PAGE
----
A South Side High School lacrosse legend has returned to her hometown to practice medicine. Dr. Liz Piselli opened her first podiatry practice at her new suite at 119 N. Park Ave. in April.
Piselli, 37, is Rockville Centre born and raised, as were her parents Robert and Mary. At South Side, Piselli was a three-time letter winner in lacrosse and a four-time letter-winner in track, but most notably she amassed 76 goals in each of her junior and senior years with the Cyclones. Her impressive offensive output and allowed her the opportunity to play for the U-19 United States National Team.
The torrid scorer also continued her athletic career at Stanford University from 2004 to 2007, where she had a high point in her junior year, putting up 28 goals and 13 assists on route to the school’s first NCAA tournament appearance.
Piselli started her career in 2012 in the Montefiore Health System. The legendary Cyclone works in Southampton as a podiatrist surgeon but jumped at the recent opportunity to open up Balance Podiatry and return to her hometown.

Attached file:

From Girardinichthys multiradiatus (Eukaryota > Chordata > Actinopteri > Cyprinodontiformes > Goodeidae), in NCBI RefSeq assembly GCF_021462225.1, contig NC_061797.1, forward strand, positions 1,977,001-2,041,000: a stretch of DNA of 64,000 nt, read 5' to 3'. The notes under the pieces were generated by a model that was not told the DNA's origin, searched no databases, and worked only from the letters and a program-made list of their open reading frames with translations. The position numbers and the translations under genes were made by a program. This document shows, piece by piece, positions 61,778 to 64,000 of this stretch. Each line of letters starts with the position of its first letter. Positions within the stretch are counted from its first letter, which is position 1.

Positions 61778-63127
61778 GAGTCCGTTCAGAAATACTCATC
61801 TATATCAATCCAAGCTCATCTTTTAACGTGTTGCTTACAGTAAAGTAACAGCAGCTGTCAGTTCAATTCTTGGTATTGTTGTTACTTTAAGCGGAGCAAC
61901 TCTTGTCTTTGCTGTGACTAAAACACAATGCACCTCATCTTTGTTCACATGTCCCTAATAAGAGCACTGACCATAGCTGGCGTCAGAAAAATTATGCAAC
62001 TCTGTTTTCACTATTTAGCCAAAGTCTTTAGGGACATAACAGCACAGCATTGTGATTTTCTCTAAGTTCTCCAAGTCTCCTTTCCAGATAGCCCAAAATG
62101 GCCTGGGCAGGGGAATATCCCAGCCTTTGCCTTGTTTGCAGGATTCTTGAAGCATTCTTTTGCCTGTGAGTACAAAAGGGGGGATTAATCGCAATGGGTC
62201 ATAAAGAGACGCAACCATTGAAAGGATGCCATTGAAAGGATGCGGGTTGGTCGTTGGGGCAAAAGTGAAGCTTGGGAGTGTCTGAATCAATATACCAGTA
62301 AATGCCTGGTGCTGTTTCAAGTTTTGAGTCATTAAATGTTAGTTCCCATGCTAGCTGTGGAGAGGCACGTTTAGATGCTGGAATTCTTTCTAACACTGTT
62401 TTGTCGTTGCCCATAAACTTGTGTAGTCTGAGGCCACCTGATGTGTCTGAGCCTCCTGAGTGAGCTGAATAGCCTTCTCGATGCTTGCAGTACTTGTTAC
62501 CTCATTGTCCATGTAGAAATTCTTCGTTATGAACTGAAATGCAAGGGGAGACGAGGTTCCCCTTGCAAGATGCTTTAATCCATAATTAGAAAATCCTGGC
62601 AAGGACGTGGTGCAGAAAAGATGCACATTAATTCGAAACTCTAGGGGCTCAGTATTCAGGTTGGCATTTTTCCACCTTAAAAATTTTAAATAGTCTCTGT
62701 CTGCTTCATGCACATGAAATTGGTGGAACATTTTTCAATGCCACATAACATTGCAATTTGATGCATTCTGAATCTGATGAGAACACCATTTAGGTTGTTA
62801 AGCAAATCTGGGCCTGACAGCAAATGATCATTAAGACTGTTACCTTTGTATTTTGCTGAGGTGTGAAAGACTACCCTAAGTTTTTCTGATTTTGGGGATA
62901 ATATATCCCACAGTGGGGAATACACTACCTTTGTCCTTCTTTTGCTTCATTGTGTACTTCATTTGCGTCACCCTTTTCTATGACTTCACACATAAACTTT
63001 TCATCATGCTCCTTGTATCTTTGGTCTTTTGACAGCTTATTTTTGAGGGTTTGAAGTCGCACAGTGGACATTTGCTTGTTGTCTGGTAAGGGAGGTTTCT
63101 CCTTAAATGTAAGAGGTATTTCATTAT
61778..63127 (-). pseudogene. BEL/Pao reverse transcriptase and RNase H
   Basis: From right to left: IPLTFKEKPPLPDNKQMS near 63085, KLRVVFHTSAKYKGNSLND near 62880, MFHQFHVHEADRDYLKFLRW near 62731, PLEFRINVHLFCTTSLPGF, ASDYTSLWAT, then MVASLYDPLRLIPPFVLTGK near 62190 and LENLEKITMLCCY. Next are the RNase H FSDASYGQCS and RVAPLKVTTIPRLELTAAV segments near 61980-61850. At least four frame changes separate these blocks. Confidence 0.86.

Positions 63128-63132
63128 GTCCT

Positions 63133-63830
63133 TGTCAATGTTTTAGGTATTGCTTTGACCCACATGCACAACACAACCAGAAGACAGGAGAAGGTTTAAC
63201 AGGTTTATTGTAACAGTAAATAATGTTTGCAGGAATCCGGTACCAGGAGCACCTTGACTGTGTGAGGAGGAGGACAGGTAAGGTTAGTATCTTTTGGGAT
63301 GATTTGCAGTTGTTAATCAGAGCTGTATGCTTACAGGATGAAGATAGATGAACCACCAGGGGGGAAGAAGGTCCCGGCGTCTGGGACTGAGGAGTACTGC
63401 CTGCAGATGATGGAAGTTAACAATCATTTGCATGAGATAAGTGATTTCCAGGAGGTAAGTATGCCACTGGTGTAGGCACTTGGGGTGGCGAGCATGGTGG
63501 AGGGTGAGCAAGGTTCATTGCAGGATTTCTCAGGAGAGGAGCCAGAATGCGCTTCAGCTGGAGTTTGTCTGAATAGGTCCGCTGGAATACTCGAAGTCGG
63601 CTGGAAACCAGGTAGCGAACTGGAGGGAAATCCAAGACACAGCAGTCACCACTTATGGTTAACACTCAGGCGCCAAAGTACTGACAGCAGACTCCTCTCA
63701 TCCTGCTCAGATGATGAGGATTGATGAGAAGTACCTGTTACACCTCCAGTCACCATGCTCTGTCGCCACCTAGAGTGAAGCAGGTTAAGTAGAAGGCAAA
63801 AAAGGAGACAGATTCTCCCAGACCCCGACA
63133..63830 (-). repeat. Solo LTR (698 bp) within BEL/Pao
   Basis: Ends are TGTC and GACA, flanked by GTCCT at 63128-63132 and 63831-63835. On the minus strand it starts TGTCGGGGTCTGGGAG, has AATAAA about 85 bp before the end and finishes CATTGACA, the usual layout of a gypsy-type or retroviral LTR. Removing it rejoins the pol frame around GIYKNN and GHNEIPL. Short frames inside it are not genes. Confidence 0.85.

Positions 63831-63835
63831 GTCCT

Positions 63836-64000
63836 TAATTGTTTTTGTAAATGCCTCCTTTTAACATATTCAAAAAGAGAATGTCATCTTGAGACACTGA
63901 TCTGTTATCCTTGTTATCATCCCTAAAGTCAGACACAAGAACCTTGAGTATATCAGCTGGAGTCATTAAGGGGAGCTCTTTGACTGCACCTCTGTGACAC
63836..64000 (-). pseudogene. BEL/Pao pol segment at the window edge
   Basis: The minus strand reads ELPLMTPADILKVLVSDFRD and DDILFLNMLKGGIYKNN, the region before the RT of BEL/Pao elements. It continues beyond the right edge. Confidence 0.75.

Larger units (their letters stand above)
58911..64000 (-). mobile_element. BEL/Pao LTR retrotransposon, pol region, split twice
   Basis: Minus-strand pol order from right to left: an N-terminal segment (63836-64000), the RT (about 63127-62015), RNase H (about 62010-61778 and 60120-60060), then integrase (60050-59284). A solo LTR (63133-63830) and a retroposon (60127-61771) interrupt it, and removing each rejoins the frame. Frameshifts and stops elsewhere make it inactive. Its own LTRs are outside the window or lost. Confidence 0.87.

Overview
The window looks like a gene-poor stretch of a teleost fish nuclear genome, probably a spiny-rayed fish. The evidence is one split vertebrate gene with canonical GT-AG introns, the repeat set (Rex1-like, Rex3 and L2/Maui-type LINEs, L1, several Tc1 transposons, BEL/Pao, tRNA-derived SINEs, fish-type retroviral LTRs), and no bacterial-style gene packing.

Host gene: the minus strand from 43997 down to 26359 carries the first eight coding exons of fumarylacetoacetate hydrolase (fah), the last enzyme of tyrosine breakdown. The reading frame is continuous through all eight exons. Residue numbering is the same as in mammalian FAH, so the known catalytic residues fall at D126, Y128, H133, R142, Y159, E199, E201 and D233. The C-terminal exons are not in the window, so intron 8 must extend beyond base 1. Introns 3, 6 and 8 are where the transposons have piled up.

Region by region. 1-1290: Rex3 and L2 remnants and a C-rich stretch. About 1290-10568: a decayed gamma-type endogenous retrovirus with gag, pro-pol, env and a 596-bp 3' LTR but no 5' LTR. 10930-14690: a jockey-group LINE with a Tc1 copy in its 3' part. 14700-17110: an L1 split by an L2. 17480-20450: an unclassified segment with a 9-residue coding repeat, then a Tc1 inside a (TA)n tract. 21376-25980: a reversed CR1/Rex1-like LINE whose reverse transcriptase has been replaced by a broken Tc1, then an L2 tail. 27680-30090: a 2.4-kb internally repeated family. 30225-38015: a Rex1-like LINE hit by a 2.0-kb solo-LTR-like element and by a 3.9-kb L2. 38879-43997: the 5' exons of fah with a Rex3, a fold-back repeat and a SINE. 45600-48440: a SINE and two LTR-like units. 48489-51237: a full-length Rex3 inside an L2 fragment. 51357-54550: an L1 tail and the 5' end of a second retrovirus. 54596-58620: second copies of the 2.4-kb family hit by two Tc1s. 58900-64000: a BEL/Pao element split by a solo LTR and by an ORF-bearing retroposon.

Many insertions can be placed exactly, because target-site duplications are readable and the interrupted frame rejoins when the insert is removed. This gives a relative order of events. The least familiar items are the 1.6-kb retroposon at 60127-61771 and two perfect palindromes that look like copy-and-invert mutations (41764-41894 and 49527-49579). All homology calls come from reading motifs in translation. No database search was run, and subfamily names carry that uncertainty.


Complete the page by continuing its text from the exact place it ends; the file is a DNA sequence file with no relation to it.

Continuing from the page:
It’s obvious to see the love Piselli still holds for South Side, as she’s decorated the new office with pictures of her playing days and a bright red line running along the walls.
“It was a long time coming and it just feels so right,” Piselli said. “Since August I’ve been trying to figure something out to get back here.”
Of course, Piselli’s first text when she returned home was to South Side’s current varsity girls coach Rob Devlin to offer her help however she could. Devlin invited Piselli to come back to her beloved school to meet some of the current players.
“South Side gave me a lot and I’m excited to give back,” Piselli said.
Piselli was inspired to get into podiatry when her brother Thomas went to a foot specialist after recurring heel pain. Other doctors had talked about Thomas potentially needing surgery, but the specialist told him how to do stretches that actually solved his pain.
While competing at Stanford, Piselli also saw her teammates struggle with injuries picked up from getting stepped on with metal cleat spikes. Her experience as an athlete at high levels helps her empathize with her athlete patients.
“More than anything I understand the drive and that they don’t want to be off the field because if they’re not working hard someone else is,” Piselli said. “Even though rest is important for anyone’s workout regimen, there is anxiety with not being able to continue to compete.